For all the analytical data supporting the case that the Boston Celtics are an elite team, from defensive efficiency to point differential, the one thing holding this team back from a seat at the contenders table is their lack of a star.
It's time to change that. Isaiah Thomas needs to be an All-Star.
Thomas has often gone overlooked when it comes to discussing the league's best guards and it's not just because of his 5'9'' stature. The fifth year guard is producing at career-high levels, but what he's doing this year isn't substantially different from what he did after arriving to Boston in a mid-season trade last winter. The difference is that he's been in the starting lineup for most of this season. Instead of being a spark plug off the bench shooting for a sixth-man award, Thomas has transcended into the clear cut No. 1 option for this Celtics team.
When evaluating the top guards in the East, Thomas clearly finds himself in the mix. His career-high 20.5 points per game ranks 7th in the Conference and trails only Chicago's Jimmy Butler and the Toronto Raptors backcourt duo of DeMar DeRozan and Kyle Lowry among Eastern Conference guards. Thomas is no one-dimensional gunner, as he's 3rd in the East with 6.6 assists per game. He is also 6th in the East with a usage rate of 28.9, highlighting his importance to running this offense. His ability to drive through the paint to create for his teammates is just as vital as the threat he poses as a scorer.
Want to go deeper with more advanced stats? Thomas is 12th in the Conference with a 21.43 PER, which ranks third among guards in the East. His 4.1 Estimated Wins Added puts him in the top-5 at his position in this Conference.
Since the All-Star starters are still based on fan voting, name recognition is likely to put Washington's John Wall and Miami's Dwyane Wade in the starting lineup. That's just fine for Thomas though, who is well accustomed to thriving off the bench. He doesn't need to start, but he has to be on the team.
In addition to Wall and Wade, the competition that Thomas will face at the guard position includes Lowry, DeRozan, Butler and Detroit's Reggie Jackson. Charlotte's Kemba Walker will also be in the conversation as long as the Hornets continue to hang around near the top of the standings. It's doubtful that the East will find room for all eight of these deserving options, so at least one of them is bound to be snubbed.
Don't let it be Thomas that is left out in the cold. Go to NBA.com to cast your vote for IT!
While you're there you can vote for other Celtics players if you want. You can even put on your Tommy Heinsohn approved emerald tinted glasses and vote for a Celtics player to fill all five starting spots if you were so inclined. That's the beauty (or downside) of fan voting! If we were to make unbiased selections, would any other Celtics make the cut?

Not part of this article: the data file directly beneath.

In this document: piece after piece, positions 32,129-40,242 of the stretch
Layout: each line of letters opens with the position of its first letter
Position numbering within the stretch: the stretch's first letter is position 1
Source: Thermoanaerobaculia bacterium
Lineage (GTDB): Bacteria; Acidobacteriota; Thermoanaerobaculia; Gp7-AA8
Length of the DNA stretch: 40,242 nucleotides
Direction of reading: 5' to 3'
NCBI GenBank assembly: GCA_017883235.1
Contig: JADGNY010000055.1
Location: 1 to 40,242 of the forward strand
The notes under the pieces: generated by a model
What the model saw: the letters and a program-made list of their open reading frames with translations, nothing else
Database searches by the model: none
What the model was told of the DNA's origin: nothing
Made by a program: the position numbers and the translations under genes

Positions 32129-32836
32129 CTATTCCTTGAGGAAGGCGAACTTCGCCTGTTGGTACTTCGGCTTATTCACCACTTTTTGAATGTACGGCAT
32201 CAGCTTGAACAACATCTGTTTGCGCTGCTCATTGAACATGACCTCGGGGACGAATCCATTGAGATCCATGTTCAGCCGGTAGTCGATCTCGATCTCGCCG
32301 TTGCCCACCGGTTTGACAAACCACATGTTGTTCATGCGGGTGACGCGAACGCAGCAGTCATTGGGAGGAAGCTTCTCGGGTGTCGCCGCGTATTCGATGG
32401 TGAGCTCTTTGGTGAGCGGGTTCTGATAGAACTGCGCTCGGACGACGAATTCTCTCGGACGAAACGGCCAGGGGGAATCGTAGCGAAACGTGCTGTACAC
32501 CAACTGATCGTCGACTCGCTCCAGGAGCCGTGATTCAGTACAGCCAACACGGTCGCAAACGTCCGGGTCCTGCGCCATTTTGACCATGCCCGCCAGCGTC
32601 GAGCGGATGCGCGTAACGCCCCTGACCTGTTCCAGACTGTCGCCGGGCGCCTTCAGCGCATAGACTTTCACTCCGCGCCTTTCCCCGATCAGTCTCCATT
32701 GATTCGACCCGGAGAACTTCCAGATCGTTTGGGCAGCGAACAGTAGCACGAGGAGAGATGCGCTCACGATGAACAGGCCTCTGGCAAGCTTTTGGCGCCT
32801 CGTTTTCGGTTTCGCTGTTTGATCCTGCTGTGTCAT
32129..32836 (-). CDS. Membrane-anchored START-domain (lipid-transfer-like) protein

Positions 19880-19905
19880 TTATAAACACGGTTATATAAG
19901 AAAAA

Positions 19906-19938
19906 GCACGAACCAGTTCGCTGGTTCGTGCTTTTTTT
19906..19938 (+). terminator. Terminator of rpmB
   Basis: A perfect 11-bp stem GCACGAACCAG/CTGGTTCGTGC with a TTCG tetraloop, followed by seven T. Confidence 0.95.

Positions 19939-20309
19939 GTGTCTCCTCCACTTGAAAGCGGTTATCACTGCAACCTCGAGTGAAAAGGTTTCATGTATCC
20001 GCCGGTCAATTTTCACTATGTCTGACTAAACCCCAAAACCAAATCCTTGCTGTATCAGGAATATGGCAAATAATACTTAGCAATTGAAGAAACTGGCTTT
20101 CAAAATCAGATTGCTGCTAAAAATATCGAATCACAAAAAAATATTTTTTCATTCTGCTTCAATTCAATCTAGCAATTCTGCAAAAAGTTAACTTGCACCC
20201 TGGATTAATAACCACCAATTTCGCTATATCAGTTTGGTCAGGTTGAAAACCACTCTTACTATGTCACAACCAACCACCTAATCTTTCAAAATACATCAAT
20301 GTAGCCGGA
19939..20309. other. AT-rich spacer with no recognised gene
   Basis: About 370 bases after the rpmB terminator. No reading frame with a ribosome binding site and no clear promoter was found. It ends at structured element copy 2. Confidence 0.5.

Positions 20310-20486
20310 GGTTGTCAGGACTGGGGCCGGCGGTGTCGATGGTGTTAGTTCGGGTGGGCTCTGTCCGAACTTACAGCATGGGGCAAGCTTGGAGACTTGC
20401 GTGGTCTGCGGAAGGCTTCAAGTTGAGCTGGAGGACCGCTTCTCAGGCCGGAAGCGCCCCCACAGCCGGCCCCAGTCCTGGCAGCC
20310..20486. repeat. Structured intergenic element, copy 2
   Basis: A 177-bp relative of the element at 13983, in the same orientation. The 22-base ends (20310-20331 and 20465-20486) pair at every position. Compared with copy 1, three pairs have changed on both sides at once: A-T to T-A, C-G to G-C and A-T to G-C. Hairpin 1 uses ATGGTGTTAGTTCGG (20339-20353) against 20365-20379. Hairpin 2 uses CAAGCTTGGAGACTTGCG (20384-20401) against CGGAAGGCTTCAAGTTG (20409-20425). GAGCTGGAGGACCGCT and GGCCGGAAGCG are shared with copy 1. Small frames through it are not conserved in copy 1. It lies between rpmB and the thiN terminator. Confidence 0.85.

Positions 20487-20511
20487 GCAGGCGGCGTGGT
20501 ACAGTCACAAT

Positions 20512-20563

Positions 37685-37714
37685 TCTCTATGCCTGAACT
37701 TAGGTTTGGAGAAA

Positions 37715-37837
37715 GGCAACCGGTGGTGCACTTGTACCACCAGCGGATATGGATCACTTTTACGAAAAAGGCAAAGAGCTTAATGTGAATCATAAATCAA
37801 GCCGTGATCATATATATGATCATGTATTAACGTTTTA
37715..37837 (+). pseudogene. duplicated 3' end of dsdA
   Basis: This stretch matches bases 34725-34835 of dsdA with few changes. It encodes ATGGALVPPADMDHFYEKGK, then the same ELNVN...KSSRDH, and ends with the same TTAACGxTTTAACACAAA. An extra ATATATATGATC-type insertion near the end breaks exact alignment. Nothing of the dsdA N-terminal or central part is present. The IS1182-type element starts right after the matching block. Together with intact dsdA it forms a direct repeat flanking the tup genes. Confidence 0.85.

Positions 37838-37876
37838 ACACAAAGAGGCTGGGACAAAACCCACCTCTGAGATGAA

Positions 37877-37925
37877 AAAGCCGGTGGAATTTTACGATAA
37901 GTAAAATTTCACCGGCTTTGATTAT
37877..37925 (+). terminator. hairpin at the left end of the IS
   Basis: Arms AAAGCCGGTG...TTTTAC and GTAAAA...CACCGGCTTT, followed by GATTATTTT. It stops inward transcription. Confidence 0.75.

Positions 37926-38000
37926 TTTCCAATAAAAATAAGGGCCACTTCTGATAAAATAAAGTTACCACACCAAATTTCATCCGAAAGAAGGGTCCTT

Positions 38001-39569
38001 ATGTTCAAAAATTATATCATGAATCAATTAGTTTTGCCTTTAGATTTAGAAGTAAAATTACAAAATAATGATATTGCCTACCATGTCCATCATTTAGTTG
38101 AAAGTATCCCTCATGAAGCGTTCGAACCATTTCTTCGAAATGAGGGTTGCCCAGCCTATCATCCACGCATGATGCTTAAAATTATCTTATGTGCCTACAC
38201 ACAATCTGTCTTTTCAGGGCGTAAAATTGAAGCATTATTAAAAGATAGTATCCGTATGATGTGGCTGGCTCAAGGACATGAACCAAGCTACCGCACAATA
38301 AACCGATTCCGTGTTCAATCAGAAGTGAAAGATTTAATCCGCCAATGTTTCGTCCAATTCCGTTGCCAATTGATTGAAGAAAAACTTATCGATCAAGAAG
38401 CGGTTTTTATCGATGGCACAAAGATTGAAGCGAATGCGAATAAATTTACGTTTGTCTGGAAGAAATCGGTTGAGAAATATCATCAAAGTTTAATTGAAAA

Avery Bradley is having a career year on the offensive end, but is still only a complementary piece. He's capable of catching fire to carry the team for stretches, but can just as quickly disappear. His career-high 42.1 percent three-point shooting is promising, but he can't create the way Thomas can. Advanced stats such as PER consider him a league average player because they don't give enough credit to his tenacious defense, so he's certainly more valuable than those numbers suggest. That still doesn't make him a star.
Likewise for Jae Crowder, who has won fans over with his hustle on both ends of the court. Crowder may get some consideration for being just behind Kawhi Leonard for first in the league among forwards with 1.96 steals per game, but that probably won't be enough. Crowder fits a similar mold as a defensive-minded player that does a lot of things well, but keep in mind that Leonard is still looking for his first All-Star nod. He'll almost certainly get it this year now that he's boosted his scoring into the 20+ points per game range, but Crowder's not there yet. The 25-year old is like a poor man's Leonard, which speaks volumes about his potential, but does't put in him the All-Star game.
If you are looking for a real long shot candidate, keep an eye on Jared Sullinger. The East isn't exactly overflowing with quality big men and that depth could be further depleted if coaches favor players from winning teams to fill the reserve spots. Sullinger's scoring has dipped along with his usage, but he's still nearly averaging a double-double. He's been a beast on the boards lately, ranking fifth in the East with a 20.3 rebound rate.
Thomas poses the best chance for the Celtics to be represented at the All-Star game, but he could have some familiar company if Boston moves up in the standings before the reserves are announced. The C's currently rank 7th in the East, but have played better than their record suggests and are only a game and a half out of the No. 2 seed. Last year we saw four Hawks make the All-Star team due to Atlanta sitting at the top of the Conference, so if Boston manages to push their way towards the top then coaches may be compelled to select multiple players from the Celtics roster.